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Old Jul 15, 2006, 12:43 AM   #1
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How does Canon's IS work (how to operate it)?

Say you are shooting a building at 400mm with IS off and you have a correct exposure using f/5.6 @ 1/400sec.

You turn IS on; it doesn't have any effect on shutter speed, does it? It simply allows you, when you shoot at f/5.6 @ 1/400sec (say the IS provides 2 full stops), to shoot at the same aperture and shutter speed...only the picture result is as if you shot it at 2 full stops faster than 1/400sec.

Is this theory correct?

I'm having a hard time wrapping my head around this (what's new!).
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Old Jul 15, 2006, 11:37 AM   #2
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IS simply helps tocancel out minor shake caused by the hands moving when taking the shot. Not sure if the entire sensor moves or just the bit of the focus where the light is directed onto the sensor , still it works nicely for roughly 2 stops, maybe even 3 ..

The old rule (*) was the minimum speed to shoot at to have no hand shake burring the pic was 1/focal length

Eg shooting at 400mm ? then you need 1/400s or faster.

Modern cameras with ISgive 2 stops (maybe 3)

So, at 400mm , 2 stops would enable you to shoot at 1/100s

If you already have the correct or faster shutter speed for the conditions then fine, IS will not need to do a lot, but you might as well leave if on, its not going to hurt.

Some people and some manuals say turn the IS off when on a tripod, never noticed a difference off or on in this case , so I just leave IS on all the time and forget about it.



(*) The old rule was of course developed by people who have the camera in classic photographer pose, ie arms into the chest, camera hugged to the face , as they looked through the viewfinder.

If you are using the modern way of shooting, arms length looking at the lcd, one handed, while the other handwaves at friends, then all bets about minimum shutter speed to reduce shake are off ! :G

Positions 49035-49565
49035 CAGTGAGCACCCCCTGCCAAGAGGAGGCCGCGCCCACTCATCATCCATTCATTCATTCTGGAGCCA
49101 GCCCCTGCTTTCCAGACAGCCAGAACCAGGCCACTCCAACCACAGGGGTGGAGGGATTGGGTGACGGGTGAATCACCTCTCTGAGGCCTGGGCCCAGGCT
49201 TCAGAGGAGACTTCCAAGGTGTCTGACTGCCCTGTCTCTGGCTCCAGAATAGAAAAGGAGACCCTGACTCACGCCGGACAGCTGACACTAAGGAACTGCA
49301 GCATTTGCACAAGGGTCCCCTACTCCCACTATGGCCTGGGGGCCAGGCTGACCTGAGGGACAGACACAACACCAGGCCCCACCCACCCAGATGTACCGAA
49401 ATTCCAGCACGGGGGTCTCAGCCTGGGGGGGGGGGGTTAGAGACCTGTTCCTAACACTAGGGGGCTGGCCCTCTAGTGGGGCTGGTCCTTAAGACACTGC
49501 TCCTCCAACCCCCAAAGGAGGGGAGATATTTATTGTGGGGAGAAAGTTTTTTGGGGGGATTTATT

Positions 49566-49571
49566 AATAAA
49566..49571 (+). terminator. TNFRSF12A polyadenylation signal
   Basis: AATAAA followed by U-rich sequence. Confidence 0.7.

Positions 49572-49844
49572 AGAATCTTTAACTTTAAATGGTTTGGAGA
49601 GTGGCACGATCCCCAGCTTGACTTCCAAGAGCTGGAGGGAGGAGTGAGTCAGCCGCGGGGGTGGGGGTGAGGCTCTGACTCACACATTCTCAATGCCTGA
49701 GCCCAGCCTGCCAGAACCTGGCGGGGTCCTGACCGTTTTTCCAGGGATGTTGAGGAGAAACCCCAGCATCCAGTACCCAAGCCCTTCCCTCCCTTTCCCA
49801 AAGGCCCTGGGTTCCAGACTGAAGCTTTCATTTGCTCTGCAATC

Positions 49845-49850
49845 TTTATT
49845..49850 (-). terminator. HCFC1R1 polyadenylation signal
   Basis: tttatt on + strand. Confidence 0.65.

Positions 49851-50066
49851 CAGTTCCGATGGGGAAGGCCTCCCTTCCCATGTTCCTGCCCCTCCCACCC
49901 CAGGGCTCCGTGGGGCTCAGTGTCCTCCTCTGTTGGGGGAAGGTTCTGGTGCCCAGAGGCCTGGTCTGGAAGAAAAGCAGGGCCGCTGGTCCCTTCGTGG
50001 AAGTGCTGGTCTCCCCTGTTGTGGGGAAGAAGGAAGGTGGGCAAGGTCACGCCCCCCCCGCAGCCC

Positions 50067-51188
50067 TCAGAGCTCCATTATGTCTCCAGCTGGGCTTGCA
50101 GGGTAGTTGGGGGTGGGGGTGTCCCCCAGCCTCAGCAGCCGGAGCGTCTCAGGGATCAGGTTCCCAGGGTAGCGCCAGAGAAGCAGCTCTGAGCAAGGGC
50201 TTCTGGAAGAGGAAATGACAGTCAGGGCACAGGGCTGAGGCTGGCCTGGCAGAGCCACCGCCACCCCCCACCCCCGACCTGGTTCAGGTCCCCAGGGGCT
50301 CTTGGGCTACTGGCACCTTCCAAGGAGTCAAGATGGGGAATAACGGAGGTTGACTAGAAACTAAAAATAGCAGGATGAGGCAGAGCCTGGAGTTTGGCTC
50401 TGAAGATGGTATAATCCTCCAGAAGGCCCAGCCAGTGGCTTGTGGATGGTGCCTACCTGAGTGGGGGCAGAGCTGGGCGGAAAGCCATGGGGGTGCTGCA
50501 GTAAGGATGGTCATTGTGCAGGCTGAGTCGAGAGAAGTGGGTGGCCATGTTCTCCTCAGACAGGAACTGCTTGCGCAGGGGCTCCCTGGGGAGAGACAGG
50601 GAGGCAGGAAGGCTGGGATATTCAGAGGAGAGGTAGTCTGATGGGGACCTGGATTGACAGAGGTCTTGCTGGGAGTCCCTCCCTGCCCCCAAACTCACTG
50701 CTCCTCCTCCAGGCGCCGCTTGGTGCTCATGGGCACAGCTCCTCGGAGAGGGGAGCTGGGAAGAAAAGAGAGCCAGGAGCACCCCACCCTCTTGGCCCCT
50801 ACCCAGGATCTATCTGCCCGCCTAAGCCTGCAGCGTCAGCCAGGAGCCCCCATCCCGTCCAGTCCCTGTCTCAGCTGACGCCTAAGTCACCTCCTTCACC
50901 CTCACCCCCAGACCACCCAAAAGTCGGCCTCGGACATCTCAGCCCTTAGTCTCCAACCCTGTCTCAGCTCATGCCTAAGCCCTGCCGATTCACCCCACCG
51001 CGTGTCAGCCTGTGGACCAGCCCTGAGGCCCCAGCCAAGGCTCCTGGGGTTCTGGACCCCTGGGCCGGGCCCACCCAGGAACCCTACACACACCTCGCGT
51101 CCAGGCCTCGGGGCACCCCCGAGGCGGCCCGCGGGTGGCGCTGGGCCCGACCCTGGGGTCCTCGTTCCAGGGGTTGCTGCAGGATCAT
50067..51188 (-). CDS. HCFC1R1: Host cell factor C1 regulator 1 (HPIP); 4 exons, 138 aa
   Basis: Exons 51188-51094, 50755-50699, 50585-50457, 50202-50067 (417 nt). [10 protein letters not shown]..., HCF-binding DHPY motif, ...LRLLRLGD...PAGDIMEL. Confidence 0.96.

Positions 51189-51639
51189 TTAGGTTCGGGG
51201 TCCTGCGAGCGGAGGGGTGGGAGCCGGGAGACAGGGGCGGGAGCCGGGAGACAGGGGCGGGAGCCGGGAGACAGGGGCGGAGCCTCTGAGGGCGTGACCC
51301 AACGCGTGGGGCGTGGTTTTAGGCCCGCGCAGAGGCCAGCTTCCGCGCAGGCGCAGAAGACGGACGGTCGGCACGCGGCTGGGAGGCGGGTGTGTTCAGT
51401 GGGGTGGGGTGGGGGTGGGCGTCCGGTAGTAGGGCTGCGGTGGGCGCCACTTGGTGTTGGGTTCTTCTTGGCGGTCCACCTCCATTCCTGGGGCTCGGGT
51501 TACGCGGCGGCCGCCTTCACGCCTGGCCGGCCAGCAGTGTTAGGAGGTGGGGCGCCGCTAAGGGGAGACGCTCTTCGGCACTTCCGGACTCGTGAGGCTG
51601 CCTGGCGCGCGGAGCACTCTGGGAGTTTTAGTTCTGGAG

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Old Jul 16, 2006, 2:10 PM   #3
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If you are talking about Image Stabilization in their SLR lens line (which you can use on a DSLR as well) then I can help you out there a little bit.

The lens has an element which can be moved by micro motors to bend the light back and remove the shake. It compensates for the shake by changing the light path, nothing more. The lens also has gyros built in that to detect the shake and then drive the motors to compensate for it.

The lens element is "locked" into place (it can't move) when IS is turned off or when the shutter is not pressed.

It has absolutely no effect on shutter speed. Some people say it effects the starting of AF, some day it doesn't. I don't know which is true.

The claims about it making your camera work like it has a faster lens is really just marketing speak to an extent. If you could take the image at f5.6 1/400 (your example) with a 400mm lens then the average person won't have any camera shake issues. What IS is claiming is that you could also take the picture at f4 1/200 @ 400mm and you also wouldn't have any shake issues. It doesn't make the lens faster, adjust the shutter speed or anything like that. It just dampens/removes the effect of motion blur that would otherwise occure when shooting at 400mm @ 1/200th.

Does that help?

I know that I live by IS on my big lens. I have so much magnification that even a strong wind would mess up my picture. I regularly take good pictures at 840mm at 1/400th of a second.

Eric
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Old Jul 16, 2006, 2:21 PM   #4
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Thanks for that eric, that explanation did help.
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Old Jul 18, 2006, 1:09 PM   #5
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Glad to help. I read an article about Canon's IS awhile back, but didn't save a link.

I can't wait until Canon is forced into putting IS into the camera its self (assuming it works just as well as what they have now.) But it isn't in their interest to do it, only ours. Maybe some day...

Eric
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